For his 11th birthday, his father acquiesced and allowed him to adopt the name “Graham”, chosen out of respect for Alexander Graham, a Canadian being treated by his father who had become a family friend. To close relatives and friends he remained “Aleck”.

In 1870, after the death of two of his brothers, the Bell family moved to Canada for the sake of his health. Expanding on his father’s work of teaching deaf people to communicate, he began working on transmitting telephonic messages.

On July 11, 1877, Bell married Mabel Hubbard (1857–1923) at the Hubbard estate in Cambridge, Massachusetts. They had four children:

Elsie May Bell (1878–1964) who married Gilbert Hovey Grosvenor of National Geographic fame.

Marian Hubbard Bell (1880–1962) who was referred to as “Daisy”. Married David Fairchild.

Two sons who died in infancy (Edward in 1881 and Robert in 1883).

From 1912 until 1918 he was the chairman of the board of scientific advisers to the Eugenics Record Office associated with Cold Spring Harbor Laboratory in New York, and regularly attended meetings. In 1921, he was the honorary president of the Second International Congress of Eugenics held under the auspices of the American Museum of Natural History in New York. Organizations such as these advocated passing laws (with success in some states) that established the compulsory sterilization of people deemed to be, as Bell called them, a “defective variety of the human race”. By the late 1930s, about half the states in the U.S. had eugenics laws, and California’s compulsory sterilization law was used as a model for that of Nazi Germany.


He died on August 2, 1922 at his private estate, Beinn Bhreagh, Nova Scotia, Canada due to complications from diabetics. On his funeral, every phone on the continent of North America was silenced in his honor for one minute.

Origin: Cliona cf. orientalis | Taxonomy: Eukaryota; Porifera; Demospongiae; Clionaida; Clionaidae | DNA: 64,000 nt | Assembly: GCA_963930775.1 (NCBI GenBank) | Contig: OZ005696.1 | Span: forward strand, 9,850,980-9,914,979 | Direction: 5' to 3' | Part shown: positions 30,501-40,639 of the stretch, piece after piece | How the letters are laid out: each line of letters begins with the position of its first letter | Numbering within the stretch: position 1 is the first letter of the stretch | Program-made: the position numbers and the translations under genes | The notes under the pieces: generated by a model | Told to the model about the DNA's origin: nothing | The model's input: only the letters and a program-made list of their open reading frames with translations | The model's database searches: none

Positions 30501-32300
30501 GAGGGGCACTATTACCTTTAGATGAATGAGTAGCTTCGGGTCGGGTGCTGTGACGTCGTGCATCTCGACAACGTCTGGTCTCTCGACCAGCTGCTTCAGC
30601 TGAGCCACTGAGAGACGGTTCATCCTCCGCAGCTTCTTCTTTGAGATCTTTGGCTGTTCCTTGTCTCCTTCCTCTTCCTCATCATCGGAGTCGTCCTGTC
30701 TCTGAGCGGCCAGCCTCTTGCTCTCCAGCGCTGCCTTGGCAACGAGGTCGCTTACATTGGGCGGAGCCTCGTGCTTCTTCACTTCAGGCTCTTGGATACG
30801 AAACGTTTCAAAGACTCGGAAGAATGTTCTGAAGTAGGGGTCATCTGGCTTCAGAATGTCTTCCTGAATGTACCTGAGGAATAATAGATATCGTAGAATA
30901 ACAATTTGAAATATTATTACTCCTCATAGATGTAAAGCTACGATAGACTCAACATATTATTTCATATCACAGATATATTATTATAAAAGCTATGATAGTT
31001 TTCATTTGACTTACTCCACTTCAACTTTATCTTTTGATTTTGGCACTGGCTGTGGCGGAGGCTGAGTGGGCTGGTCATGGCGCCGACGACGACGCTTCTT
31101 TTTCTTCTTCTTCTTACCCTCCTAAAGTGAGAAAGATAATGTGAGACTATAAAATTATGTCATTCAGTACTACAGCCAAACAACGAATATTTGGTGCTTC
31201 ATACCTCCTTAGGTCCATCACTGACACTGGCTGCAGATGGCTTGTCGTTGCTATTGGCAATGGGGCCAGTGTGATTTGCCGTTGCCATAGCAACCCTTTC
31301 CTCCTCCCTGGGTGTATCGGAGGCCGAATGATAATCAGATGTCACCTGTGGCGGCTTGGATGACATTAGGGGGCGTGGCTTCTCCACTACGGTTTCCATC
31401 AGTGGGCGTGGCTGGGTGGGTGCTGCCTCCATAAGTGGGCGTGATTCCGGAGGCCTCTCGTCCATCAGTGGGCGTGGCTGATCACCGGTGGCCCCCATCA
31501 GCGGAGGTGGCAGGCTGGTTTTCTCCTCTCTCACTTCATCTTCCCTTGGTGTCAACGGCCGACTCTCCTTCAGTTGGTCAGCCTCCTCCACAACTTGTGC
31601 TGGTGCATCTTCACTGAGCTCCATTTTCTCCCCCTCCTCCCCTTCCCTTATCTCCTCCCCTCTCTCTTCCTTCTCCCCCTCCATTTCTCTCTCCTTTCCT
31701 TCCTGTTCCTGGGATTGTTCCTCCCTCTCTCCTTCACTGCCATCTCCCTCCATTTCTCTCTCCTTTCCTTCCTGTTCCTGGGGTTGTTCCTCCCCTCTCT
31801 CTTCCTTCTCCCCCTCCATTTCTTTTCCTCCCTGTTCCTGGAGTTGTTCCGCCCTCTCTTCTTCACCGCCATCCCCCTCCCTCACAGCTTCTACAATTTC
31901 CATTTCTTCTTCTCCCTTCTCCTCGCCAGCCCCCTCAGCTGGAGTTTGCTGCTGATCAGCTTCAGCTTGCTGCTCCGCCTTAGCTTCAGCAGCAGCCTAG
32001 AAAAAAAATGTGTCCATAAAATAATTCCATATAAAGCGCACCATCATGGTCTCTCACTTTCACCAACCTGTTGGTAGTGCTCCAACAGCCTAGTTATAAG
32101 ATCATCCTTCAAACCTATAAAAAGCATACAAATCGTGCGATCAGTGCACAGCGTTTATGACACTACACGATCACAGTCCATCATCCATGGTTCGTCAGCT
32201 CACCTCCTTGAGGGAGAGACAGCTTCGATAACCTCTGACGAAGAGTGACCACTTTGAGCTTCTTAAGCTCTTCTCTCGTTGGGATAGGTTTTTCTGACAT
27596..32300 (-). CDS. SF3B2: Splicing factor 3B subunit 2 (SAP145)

Dr. Alexander Graham Bell was buried atop Beinn Bhreagh mountain, on his estate where he had resided increasingly for the last 35 years of his life, overlooking Bras d’Or Lake. He was survived by his wife Mabel, his two daughters, Elsie May and Marian, and nine of his grandchildren.


In 1880, Bell received the Volta Prize with a purse of 50,000 francs for the invention of the telephone from the Académiefrançaise, representing the French government.

He received the Légion d’honneur (Legion of Honor) from the French government in 1881.

In 1902, The Society of Arts of London, England, awarded him the Albert Medal for his invention of the telephone.

(Bell, an alumnus of the University of Edinburgh, Scotland, receiving an honorary Doctor of Laws degree (LL.D.) at the university in 1906)

In 1912, The Franklin Institute awarded him the Elliott Cresson Medal in the field of Engineering for “Electrical Transmission of Articulate Speech”.

He was awarded the AIEE’s Edison Medal in 1914 “For meritorious achievement in the invention of the telephone”.

He also received at least a dozen honorary degrees from numerous academic institutions, including eight honorary LL.D.s (Doctorate of Laws), two PhD, a D.Sc. and an M.D.

Alexander Graham Bell was ranked 57th among the 100 Greatest Britons (2002) in an official BBC nationwide poll, and among the Top Ten Greatest Canadians (2004), and the 100 Greatest Americans (2005).

In 2006 Bell was also named as one of the 10 greatest Scottish scientists in history after having been listed in the National Library of Scotland’s ‘Scottish Science Hall of Fame’.